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CBS News reports that the U.S. Department of Labor (DoL) has filed a suit in the Office of Administrative Law Judges to bar Google from doing business with the federal government unless it turns over confidential information about thousands of its employees. According to the suit, Google has refused to provide DoL with employee compensation information to ensure the company isn’t discriminating against workers based on gender or race.

The suit isn’t unusual, in the sense that any federal contractor is required to disclose this information, but the prominence of Google makes it a big story. For its part, the tech giant has said it has provided the government with hundreds of thousands of records, but that the information sought by the government was intrusive and runs the risk of violating employee privacy. At issue isn’t simply a matter of demographics breakdown—a sore spot for many tech companies who have shown to hire mostly white and Asian men—but the question of compensation equity across employment categories.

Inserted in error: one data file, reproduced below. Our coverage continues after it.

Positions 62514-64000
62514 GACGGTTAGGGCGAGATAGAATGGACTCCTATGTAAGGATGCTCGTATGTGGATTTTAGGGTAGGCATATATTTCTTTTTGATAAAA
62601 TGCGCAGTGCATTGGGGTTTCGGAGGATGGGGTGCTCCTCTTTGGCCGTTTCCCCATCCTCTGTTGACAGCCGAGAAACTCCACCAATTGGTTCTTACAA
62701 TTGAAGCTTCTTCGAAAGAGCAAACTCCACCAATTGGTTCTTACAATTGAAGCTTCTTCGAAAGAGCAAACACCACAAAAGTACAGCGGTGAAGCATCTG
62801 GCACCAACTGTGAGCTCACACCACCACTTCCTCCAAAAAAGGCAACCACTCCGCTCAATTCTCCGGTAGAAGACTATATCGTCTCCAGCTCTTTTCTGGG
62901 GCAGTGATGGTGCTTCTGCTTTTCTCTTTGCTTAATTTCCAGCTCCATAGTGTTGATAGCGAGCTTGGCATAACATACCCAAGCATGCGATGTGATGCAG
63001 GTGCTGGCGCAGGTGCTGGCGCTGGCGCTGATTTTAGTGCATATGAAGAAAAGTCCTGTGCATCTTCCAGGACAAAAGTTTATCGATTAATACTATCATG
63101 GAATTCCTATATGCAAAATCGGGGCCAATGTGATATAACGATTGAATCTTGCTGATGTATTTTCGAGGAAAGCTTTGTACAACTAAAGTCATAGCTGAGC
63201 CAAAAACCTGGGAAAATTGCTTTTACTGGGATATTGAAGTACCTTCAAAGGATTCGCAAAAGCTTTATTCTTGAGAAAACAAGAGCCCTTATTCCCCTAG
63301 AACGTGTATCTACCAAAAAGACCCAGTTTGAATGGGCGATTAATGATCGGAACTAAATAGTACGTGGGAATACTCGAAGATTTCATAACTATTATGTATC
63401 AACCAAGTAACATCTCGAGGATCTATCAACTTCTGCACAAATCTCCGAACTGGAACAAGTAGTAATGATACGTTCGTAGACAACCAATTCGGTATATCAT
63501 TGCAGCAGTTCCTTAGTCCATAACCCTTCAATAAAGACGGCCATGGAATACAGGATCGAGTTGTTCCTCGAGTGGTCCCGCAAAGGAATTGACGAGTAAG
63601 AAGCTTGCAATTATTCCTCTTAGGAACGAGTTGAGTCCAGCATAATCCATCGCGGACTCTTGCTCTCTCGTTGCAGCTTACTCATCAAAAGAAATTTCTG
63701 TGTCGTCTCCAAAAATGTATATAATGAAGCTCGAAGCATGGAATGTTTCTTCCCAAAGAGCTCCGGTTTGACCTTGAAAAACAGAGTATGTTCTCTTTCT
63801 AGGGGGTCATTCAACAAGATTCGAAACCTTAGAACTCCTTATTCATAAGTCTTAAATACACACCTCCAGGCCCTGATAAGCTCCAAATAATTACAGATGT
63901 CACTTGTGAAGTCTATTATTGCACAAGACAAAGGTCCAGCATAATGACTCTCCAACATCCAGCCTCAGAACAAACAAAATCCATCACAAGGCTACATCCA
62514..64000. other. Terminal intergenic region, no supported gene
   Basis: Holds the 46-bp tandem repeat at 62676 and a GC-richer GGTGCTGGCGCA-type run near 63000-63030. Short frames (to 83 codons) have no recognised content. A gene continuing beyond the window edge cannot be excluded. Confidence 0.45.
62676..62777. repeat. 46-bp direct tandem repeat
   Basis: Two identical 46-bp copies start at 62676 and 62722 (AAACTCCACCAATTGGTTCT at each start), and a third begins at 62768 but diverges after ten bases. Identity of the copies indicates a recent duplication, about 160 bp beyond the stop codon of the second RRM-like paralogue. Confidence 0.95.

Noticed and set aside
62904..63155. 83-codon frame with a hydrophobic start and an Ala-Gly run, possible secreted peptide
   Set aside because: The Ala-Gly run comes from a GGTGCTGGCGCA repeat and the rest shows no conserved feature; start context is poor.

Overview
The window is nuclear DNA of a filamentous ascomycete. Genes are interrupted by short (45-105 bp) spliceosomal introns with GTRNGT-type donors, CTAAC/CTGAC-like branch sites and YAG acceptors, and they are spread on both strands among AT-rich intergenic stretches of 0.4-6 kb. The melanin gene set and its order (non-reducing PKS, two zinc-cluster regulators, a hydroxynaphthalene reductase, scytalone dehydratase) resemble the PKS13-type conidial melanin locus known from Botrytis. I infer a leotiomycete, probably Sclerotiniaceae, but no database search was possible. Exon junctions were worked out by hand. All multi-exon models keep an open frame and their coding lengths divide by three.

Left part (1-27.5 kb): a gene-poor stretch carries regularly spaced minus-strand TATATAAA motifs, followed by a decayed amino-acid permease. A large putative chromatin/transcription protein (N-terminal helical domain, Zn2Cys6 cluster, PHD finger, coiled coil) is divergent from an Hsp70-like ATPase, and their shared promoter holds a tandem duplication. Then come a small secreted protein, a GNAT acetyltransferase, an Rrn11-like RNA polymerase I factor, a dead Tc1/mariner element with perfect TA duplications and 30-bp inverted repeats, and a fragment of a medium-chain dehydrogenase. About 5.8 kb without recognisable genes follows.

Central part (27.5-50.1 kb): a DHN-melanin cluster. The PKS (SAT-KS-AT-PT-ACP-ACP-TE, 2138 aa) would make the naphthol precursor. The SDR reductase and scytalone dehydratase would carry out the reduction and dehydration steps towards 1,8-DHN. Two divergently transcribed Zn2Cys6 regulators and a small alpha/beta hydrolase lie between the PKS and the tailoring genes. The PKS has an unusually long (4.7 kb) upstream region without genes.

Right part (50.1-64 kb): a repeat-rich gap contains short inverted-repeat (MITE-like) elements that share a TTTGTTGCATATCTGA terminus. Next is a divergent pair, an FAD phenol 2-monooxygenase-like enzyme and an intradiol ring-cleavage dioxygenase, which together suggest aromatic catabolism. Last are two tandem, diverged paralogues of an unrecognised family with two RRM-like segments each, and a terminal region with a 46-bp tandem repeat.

“Like other federal contractors, Google has a legal obligation to provide relevant information requested in the course of a routine compliance evaluation,” said Thomas Dowd, acting director of the Labor Department’s Office of Federal Contract Compliance Programs.

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